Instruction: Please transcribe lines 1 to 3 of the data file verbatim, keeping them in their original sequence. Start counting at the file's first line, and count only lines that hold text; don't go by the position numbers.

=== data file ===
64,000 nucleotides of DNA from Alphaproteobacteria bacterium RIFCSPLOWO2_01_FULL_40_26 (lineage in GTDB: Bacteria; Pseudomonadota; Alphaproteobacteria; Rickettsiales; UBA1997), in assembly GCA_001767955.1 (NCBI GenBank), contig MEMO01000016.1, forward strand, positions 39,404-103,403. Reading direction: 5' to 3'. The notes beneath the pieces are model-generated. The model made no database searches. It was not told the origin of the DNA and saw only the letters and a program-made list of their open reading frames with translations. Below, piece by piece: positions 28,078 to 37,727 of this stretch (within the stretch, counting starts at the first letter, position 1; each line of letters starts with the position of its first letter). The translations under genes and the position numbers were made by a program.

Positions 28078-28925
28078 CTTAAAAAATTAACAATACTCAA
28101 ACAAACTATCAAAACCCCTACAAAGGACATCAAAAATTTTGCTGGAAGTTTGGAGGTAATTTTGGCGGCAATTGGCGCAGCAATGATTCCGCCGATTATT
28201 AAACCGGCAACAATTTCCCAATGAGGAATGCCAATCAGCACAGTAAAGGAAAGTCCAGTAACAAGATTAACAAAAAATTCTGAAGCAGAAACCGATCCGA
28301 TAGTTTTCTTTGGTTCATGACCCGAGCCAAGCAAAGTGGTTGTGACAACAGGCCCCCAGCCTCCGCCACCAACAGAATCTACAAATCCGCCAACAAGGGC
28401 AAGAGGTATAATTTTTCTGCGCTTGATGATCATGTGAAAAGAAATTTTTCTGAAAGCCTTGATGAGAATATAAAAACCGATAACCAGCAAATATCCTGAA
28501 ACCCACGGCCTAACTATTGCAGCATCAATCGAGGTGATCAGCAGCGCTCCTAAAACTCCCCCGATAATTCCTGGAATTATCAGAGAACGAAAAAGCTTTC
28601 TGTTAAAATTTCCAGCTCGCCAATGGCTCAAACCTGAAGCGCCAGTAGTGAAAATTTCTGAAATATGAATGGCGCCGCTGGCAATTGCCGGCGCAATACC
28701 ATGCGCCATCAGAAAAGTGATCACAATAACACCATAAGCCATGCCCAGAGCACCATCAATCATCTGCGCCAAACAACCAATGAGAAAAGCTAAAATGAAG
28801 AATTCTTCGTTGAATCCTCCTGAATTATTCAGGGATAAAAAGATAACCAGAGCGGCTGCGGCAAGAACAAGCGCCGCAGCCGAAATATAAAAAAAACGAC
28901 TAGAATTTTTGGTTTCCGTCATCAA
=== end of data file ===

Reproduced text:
64,000 nucleotides of DNA from Alphaproteobacteria bacterium RIFCSPLOWO2_01_FULL_40_26 (lineage in GTDB: Bacteria; Pseudomonadota; Alphaproteobacteria; Rickettsiales; UBA1997), in assembly GCA_001767955.1 (NCBI GenBank), contig MEMO01000016.1, forward strand, positions 39,404-103,403. Reading direction: 5' to 3'. The notes beneath the pieces are model-generated. The model made no database searches. It was not told the origin of the DNA and saw only the letters and a program-made list of their open reading frames with translations. Below, piece by piece: positions 28,078 to 37,727 of this stretch (within the stretch, counting starts at the first letter, position 1; each line of letters starts with the position of its first letter). The translations under genes and the position numbers were made by a program.

Positions 28078-28925
28078 CTTAAAAAATTAACAATACTCAA